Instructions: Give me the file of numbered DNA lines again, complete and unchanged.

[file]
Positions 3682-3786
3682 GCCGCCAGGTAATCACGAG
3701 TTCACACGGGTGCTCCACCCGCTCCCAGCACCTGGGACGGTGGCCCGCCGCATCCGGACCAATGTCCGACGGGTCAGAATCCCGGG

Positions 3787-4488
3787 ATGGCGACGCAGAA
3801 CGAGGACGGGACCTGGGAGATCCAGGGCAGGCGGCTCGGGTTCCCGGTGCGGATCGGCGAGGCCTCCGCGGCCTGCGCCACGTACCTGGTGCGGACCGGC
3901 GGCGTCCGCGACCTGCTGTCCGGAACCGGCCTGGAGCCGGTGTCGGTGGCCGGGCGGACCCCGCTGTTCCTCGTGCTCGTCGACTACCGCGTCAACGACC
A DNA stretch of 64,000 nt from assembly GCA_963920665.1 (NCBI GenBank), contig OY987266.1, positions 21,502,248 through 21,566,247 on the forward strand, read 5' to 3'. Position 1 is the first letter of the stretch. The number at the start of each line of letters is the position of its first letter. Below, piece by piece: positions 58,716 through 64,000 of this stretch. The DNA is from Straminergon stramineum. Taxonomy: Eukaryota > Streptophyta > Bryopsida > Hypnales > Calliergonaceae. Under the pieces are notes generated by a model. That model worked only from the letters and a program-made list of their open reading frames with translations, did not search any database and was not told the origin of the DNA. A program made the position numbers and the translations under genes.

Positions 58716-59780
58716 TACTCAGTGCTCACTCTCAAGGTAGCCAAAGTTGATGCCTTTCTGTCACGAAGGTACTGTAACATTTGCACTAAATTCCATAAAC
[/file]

Positions 3682-3786
3682 GCCGCCAGGTAATCACGAG
3701 TTCACACGGGTGCTCCACCCGCTCCCAGCACCTGGGACGGTGGCCCGCCGCATCCGGACCAATGTCCGACGGGTCAGAATCCCGGG

Positions 3787-4488
3787 ATGGCGACGCAGAA
3801 CGAGGACGGGACCTGGGAGATCCAGGGCAGGCGGCTCGGGTTCCCGGTGCGGATCGGCGAGGCCTCCGCGGCCTGCGCCACGTACCTGGTGCGGACCGGC
3901 GGCGTCCGCGACCTGCTGTCCGGAACCGGCCTGGAGCCGGTGTCGGTGGCCGGGCGGACCCCGCTGTTCCTCGTGCTCGTCGACTACCGCGTCAACGACC
A DNA stretch of 64,000 nt from assembly GCA_963920665.1 (NCBI GenBank), contig OY987266.1, positions 21,502,248 through 21,566,247 on the forward strand, read 5' to 3'. Position 1 is the first letter of the stretch. The number at the start of each line of letters is the position of its first letter. Below, piece by piece: positions 58,716 through 64,000 of this stretch. The DNA is from Straminergon stramineum. Taxonomy: Eukaryota > Streptophyta > Bryopsida > Hypnales > Calliergonaceae. Under the pieces are notes generated by a model. That model worked only from the letters and a program-made list of their open reading frames with translations, did not search any database and was not told the origin of the DNA. A program made the position numbers and the translations under genes.

Positions 58716-59780
58716 TACTCAGTGCTCACTCTCAAGGTAGCCAAAGTTGATGCCTTTCTGTCACGAAGGTACTGTAACATTTGCACTAAATTCCATAAAC